Volcanic Gases and Their Effects

Eruption cloud of volcanic gases from Pu`u `O`o vent on Kilauea Volcano, Hawai`i
Sulfur dioxide gas creates air pollution in Hawai’i

Volcanic gases are the driving force of eruptions

Magma contains dissolved gases that are released into the atmosphere during eruptions. Gases are also released from magma that either remains below ground (for example, as an intrusion) or is rising toward the surface. In such cases, gases may escape continuously into the atmosphere from the soil, volcanic vents, fumaroles, and hydrothermal systems.

At high pressures deep beneath the earth’s surface, volcanic gases are dissolved in molten rock. But as magma rises toward the surface where the pressure is lower, gases held in the melt begin to form tiny bubbles. The increasing volume taken up by gas bubbles makes the magma less dense than the surrounding rock, which may allow the magma to continue its upward journey. Closer to the surface, the bubbles increase in number and size so that the gas volume may exceed the melt volume in the magma, creating a magma foam. The rapidly expanding gas bubbles of the foam can lead to explosive eruptions in which the melt is fragmented into pieces of volcanic rock, known as tephra. If the molten rock is not fragmented by explosive activity, a lava flow will be generated.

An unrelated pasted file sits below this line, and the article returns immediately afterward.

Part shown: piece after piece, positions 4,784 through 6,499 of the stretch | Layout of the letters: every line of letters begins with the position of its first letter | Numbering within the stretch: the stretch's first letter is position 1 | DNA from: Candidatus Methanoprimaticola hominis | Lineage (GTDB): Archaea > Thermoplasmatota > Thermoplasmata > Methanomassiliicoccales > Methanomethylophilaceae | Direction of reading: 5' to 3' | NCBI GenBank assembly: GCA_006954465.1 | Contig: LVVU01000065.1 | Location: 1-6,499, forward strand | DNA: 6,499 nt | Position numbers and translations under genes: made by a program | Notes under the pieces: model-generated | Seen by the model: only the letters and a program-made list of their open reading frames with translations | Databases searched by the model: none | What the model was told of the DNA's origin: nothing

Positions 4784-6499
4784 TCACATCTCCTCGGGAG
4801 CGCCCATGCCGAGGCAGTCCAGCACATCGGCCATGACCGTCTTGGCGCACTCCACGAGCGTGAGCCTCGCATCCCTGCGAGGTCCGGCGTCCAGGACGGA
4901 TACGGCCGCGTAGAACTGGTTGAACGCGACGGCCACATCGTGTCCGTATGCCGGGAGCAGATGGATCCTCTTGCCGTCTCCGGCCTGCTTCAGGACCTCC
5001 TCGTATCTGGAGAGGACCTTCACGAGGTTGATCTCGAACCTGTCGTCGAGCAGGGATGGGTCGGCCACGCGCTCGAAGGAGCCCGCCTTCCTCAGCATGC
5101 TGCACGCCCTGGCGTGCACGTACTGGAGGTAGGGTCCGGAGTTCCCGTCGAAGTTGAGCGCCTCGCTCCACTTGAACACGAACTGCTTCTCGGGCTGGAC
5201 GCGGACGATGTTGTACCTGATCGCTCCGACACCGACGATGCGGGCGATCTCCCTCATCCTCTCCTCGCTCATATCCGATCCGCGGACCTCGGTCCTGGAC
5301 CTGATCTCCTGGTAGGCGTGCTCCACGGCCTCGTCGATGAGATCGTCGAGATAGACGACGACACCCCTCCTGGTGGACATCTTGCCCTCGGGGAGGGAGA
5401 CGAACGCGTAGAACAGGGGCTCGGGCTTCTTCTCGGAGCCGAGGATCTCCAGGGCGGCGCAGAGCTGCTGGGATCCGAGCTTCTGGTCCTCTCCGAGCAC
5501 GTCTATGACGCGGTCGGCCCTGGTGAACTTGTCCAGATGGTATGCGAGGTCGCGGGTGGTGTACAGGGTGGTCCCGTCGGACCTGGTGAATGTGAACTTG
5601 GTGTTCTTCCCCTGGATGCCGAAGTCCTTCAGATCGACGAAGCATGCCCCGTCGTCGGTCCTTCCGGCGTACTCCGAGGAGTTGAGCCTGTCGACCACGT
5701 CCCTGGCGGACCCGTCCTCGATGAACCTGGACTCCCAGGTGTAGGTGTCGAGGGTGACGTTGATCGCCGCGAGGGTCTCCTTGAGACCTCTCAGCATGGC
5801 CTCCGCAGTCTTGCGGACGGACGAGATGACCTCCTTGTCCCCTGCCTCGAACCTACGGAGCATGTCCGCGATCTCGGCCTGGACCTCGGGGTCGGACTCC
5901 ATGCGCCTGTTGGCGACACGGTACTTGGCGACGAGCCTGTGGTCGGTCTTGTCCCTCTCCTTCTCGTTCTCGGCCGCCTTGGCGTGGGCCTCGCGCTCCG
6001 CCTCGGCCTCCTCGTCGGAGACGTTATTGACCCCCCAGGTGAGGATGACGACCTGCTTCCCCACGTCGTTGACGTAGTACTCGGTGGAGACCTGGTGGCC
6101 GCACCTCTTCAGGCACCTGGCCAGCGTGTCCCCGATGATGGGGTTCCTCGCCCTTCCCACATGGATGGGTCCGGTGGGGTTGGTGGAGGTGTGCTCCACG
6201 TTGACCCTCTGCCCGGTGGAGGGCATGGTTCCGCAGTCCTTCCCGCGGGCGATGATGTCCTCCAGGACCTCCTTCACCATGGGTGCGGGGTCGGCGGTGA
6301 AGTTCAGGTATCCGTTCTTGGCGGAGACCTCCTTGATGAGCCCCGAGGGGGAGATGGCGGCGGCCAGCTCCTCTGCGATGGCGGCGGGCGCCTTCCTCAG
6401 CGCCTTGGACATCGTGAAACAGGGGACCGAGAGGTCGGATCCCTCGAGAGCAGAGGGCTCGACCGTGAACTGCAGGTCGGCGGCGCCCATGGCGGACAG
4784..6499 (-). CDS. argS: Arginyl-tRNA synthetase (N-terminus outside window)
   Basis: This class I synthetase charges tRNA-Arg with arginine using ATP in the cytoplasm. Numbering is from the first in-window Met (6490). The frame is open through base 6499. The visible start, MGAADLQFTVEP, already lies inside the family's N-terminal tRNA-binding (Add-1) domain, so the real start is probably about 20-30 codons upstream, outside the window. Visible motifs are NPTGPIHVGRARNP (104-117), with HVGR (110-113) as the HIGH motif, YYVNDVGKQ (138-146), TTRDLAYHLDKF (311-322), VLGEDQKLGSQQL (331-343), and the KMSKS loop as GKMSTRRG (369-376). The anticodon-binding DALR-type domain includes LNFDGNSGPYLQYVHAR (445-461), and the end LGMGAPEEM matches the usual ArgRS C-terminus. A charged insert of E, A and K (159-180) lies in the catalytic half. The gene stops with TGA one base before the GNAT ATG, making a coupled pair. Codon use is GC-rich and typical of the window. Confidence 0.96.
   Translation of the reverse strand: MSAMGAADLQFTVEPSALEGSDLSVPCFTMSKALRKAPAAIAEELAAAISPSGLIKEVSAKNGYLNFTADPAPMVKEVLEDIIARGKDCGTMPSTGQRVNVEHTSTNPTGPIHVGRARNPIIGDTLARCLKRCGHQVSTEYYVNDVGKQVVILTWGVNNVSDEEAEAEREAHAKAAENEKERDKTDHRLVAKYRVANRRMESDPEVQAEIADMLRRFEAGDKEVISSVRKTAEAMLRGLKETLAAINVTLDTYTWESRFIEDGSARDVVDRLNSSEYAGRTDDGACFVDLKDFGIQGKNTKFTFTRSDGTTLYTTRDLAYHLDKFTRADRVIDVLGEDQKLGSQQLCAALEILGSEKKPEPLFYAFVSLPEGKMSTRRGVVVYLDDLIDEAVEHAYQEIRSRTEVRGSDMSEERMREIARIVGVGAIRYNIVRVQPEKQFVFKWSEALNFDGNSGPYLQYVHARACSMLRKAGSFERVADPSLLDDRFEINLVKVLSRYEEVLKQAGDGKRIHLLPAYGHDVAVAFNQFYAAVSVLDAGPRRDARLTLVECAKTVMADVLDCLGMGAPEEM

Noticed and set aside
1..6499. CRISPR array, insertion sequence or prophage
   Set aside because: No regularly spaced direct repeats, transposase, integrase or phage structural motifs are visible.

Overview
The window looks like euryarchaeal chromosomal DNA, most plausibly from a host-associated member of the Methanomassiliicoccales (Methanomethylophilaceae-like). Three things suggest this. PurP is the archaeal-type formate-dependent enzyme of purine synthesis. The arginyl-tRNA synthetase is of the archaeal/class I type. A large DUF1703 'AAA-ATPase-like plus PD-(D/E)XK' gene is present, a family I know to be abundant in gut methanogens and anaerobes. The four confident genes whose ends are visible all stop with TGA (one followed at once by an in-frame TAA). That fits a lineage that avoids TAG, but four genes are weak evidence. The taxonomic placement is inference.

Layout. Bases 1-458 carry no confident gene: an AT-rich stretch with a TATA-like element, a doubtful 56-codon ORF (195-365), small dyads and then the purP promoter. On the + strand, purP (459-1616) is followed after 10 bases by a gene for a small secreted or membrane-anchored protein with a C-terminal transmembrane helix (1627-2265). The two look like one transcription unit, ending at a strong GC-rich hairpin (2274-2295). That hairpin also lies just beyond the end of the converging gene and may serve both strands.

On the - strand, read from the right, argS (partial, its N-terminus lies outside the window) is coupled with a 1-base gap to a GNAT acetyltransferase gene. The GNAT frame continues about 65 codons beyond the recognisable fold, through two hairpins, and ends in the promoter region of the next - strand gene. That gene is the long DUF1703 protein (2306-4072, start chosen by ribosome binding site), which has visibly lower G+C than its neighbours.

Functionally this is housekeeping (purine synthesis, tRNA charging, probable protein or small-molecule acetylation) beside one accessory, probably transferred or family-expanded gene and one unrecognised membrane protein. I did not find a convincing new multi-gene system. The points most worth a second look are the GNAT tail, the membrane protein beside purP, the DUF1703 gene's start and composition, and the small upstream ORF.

Dead trees at base of Mammoth Mountain, Long Valley caldera, California
Carbon dioxide gas kills trees in California
Together with the tephra and entrained air, volcanic gases can rise tens of kilometers into Earth’s atmosphere during large explosive eruptions. Once airborne, the prevailing winds may blow the eruption cloud hundreds to thousands of kilometers from a volcano. The gases spread from an erupting vent primarily as acid aerosols (tiny acid droplets), compounds attached to tephra particles, and microscopic salt particles.
Eruption column at Mount St. Helens on MAy 18, 1980
Explosive eruption, Mount St. Helens